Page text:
Business Formation during the Pandemic: Spatial and Industrial Reallocation
TWCF Number
Project Duration
December 1 / 2022
- November 30 / 2024
Core Funding Area
Individual Freedom and Free Markets
North America
Amount Awarded

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John Haltiwanger
Institution University of Maryland

The U.S. Census Bureau's Business Formation Statistics (BFS) showed a significant decrease in new business applications during the early stages of the COVID-19 pandemic, followed by a surge in the second half of 2020 that has continued through March 2022. This surge is the highest on record since data has been available in 2004, with applications for likely new employer businesses in 2021 almost 40% larger than in 2019. 

The increase in applications has been for both new employer and nonemployer businesses.The surge in new business applications has been uneven across sectors and locations, with five 3-digit North American Industry Classification System (NAICS) industries accounting for 50% of the surge. These industries include Nonstore Retail (e-commerce), Professional, Scientific and Technical Services, Truck Transportation, Administration and Support Services, and Personal Services. The surge has been particularly high in states outside of large population centers on the East and West Coasts, with states in the South, Southwest, Midwest, and New England exhibiting especially large increases.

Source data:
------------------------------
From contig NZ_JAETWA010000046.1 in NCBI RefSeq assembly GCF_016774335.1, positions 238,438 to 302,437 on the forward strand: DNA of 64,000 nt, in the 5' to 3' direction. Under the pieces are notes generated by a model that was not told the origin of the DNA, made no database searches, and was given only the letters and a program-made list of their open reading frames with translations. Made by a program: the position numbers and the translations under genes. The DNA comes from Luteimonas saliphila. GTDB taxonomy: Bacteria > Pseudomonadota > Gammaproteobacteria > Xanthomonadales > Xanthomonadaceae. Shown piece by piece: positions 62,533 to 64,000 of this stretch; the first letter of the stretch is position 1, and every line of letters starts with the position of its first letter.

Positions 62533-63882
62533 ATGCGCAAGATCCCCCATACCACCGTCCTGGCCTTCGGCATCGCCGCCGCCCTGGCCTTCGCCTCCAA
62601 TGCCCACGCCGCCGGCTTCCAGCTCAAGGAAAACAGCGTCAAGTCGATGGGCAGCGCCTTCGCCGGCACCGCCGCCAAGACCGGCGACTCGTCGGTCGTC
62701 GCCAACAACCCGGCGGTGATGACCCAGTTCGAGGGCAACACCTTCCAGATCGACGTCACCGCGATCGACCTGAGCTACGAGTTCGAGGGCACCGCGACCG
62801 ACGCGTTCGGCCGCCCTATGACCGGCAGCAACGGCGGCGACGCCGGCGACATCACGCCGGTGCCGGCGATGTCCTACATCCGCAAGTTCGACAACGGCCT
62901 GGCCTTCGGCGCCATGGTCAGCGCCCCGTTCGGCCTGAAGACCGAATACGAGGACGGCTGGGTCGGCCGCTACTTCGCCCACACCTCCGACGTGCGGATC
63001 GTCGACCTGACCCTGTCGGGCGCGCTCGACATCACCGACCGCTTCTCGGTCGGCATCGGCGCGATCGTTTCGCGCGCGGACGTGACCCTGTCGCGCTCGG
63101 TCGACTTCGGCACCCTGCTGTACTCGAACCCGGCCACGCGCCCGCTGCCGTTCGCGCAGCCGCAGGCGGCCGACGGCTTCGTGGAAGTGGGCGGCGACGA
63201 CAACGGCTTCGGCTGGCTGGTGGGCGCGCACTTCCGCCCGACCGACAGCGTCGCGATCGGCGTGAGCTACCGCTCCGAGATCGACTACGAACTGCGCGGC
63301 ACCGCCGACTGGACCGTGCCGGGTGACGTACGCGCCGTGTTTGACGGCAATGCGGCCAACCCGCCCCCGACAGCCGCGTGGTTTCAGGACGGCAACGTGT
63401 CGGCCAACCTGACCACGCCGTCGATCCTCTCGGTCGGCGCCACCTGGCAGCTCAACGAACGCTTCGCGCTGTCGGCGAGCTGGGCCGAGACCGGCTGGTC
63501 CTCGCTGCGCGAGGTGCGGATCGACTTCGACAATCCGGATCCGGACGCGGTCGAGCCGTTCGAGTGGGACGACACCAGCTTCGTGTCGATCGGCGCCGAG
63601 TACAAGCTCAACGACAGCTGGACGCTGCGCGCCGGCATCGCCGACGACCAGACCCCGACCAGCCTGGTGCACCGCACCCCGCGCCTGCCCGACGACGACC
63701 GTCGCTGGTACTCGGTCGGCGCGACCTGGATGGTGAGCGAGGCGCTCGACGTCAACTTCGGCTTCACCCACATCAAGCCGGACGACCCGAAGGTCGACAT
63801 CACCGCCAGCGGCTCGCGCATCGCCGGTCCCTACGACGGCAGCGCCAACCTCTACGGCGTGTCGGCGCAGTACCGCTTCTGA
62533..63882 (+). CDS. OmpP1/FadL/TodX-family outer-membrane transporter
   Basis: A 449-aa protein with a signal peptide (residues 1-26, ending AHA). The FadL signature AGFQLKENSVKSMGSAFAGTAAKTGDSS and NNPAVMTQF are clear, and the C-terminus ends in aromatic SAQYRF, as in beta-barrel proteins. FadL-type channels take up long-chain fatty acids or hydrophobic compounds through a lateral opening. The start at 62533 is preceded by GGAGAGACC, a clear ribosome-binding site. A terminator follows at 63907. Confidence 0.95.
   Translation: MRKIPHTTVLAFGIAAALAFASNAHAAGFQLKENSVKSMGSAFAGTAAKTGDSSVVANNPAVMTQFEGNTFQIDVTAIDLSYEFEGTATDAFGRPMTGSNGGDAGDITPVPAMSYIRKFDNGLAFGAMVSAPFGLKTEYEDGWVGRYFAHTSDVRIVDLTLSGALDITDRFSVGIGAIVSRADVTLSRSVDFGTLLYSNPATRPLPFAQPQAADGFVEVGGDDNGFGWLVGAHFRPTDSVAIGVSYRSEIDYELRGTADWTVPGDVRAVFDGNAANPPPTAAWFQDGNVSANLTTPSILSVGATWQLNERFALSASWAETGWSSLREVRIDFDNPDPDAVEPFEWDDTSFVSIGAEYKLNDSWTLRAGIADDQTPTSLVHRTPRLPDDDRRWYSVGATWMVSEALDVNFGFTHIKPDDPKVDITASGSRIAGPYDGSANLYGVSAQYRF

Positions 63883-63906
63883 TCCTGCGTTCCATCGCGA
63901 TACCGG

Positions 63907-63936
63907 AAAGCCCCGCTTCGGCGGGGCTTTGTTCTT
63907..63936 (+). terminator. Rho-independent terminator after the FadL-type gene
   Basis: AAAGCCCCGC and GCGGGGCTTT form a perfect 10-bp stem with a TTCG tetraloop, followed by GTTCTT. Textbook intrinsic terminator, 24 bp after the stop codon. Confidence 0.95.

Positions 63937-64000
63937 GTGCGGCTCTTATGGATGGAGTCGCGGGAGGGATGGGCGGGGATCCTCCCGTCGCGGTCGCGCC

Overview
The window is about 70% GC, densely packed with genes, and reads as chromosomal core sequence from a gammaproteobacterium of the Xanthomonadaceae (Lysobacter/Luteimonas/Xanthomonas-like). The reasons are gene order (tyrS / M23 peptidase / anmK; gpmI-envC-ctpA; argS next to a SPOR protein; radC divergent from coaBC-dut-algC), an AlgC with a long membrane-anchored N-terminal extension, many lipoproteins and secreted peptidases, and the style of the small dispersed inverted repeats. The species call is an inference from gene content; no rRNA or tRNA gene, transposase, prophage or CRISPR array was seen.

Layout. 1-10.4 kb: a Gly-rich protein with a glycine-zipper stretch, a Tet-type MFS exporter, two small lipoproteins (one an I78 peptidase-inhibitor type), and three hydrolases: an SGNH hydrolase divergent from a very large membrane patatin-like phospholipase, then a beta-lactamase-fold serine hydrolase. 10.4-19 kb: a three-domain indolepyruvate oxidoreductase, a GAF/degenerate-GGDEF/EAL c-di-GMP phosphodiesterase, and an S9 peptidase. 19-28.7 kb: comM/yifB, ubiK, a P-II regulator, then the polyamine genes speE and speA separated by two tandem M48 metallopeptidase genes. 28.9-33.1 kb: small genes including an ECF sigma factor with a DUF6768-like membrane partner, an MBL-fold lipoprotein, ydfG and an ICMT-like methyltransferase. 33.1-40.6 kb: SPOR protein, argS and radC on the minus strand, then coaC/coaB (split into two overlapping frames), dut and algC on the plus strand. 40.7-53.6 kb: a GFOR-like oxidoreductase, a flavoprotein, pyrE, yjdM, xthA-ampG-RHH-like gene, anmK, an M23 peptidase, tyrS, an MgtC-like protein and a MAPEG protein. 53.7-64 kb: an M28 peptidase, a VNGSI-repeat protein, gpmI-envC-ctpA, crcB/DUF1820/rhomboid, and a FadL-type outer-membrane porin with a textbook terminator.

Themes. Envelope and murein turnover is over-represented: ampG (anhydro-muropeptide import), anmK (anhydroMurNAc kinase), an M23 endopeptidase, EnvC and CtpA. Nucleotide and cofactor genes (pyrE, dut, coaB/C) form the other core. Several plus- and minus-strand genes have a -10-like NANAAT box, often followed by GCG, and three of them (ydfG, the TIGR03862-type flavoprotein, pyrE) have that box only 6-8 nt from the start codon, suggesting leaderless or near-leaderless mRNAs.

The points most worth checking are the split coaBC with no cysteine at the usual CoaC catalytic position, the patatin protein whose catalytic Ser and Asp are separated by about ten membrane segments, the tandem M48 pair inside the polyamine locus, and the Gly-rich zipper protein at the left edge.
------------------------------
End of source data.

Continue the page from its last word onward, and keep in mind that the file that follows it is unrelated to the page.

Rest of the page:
A project led by John Haltiwanger at the University of Maryland aims to study the causes and consequences of this surge in business formation, with a focus on the restructuring and reallocation of activity in terms of both industry and location. The BFS data will be integrated with other sources, such as the Business Employment Dynamics data from the Bureau of Labor Statistics, to quantify the impact of business formation on establishment births, deaths, job creation, and destruction.

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